Tuesday, April 9, 2013


TUES MAY 14                  
7.30p.m.-9.00p.m.
HAMILTON ROOM, CENTRAL BRACNH
HAMILTON PUBLIC LIBRARY
JOHN S PORTER 

F SCOTT FITZGERALD AND THE PERFECT SENTENCE 
 
Gertrude Stein said that he wrote naturally in sentences. T.S. Eliot said that The Great Gatsby was the first advance in fiction since Henry James. Hemingway said Fitzgerald wrote with the delicacy of the dust on a butterfly’s wing. John Updike said that the Fitzgerald style was built on a combination of poetry and aper├žu.



For Fitzgerald, style was a matter of colour and pattern, music and mood. There are good sentences in all his books, but the ones in The Great Gatsby bloom like irrepressible Roses of Sharon on the edge of winter. As the Japanese novelist Murakami says, “the beauty of Fitzgerald’s fluent, elastic prose lies in his ability to alter tone, pattern, and rhythm to create infinitesimal shifts in atmosphere.”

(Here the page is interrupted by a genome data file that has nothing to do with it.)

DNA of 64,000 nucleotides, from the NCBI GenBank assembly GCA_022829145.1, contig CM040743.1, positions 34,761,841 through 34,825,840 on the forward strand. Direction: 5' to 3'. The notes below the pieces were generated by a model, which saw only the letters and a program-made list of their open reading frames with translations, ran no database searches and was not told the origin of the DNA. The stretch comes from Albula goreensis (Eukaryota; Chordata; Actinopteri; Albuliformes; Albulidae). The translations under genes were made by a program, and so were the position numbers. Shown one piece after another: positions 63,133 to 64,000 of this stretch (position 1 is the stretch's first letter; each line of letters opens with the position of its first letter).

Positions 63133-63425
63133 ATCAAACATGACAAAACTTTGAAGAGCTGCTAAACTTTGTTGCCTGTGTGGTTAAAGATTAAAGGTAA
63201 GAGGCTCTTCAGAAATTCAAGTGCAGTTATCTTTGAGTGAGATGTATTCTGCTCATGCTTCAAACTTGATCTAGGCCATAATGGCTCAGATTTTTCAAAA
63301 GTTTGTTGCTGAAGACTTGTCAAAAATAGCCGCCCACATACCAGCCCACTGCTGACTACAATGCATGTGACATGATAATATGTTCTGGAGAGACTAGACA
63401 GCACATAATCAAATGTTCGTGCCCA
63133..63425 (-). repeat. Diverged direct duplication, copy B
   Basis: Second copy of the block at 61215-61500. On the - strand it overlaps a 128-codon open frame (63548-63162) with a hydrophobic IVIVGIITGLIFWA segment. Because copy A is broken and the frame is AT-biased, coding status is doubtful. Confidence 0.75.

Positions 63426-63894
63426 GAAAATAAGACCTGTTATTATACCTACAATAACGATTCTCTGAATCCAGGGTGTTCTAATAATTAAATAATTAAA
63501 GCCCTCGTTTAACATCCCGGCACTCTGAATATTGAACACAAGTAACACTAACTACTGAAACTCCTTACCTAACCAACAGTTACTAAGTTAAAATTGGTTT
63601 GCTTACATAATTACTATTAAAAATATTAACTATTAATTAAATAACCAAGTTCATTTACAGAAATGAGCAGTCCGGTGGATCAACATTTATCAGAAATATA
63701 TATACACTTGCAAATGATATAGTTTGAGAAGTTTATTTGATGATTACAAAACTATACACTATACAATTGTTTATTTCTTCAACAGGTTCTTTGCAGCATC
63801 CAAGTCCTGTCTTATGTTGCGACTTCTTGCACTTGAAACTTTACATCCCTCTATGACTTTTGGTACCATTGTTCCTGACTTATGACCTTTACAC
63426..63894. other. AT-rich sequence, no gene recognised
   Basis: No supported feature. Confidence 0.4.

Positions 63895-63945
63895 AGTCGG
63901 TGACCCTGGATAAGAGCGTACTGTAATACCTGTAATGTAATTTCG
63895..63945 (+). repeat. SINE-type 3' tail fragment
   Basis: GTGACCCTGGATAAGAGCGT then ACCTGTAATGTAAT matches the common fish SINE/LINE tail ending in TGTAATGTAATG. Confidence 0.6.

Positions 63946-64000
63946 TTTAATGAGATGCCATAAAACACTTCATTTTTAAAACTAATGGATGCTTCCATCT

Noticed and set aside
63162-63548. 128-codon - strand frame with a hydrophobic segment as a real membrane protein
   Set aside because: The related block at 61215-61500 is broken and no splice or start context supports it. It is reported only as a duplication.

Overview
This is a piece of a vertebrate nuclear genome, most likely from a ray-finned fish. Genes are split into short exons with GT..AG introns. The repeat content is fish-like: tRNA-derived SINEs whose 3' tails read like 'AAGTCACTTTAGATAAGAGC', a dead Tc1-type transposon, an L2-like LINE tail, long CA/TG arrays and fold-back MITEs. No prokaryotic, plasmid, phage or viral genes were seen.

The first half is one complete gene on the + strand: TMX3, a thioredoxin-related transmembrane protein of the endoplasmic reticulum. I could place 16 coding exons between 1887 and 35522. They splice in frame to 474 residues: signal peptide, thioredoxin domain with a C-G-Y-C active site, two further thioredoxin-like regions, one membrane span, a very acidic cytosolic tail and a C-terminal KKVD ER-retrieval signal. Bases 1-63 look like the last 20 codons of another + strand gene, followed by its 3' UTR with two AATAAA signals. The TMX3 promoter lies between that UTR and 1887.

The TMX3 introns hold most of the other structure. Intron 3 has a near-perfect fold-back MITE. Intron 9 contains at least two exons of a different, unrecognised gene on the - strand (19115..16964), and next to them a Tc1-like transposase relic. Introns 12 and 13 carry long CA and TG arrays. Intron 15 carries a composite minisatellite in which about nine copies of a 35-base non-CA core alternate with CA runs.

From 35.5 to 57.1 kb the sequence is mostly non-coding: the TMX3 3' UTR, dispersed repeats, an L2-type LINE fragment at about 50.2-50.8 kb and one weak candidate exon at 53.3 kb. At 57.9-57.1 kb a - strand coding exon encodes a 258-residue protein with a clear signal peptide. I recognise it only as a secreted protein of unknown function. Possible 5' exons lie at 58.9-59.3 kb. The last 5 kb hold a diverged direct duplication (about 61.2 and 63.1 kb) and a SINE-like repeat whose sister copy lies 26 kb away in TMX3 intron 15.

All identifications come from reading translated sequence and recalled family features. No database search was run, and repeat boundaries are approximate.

“There was music from my neighbor’s house through the summer nights. In his blue gardens men and girls came and went like moths among the whisperings and the champagne and the stars.”



J.S. Porter reads and writes in Hamilton. His latest book is Lightness and Soul: Musings on Eight Jewish Writers (Seraphim Editions, 2011).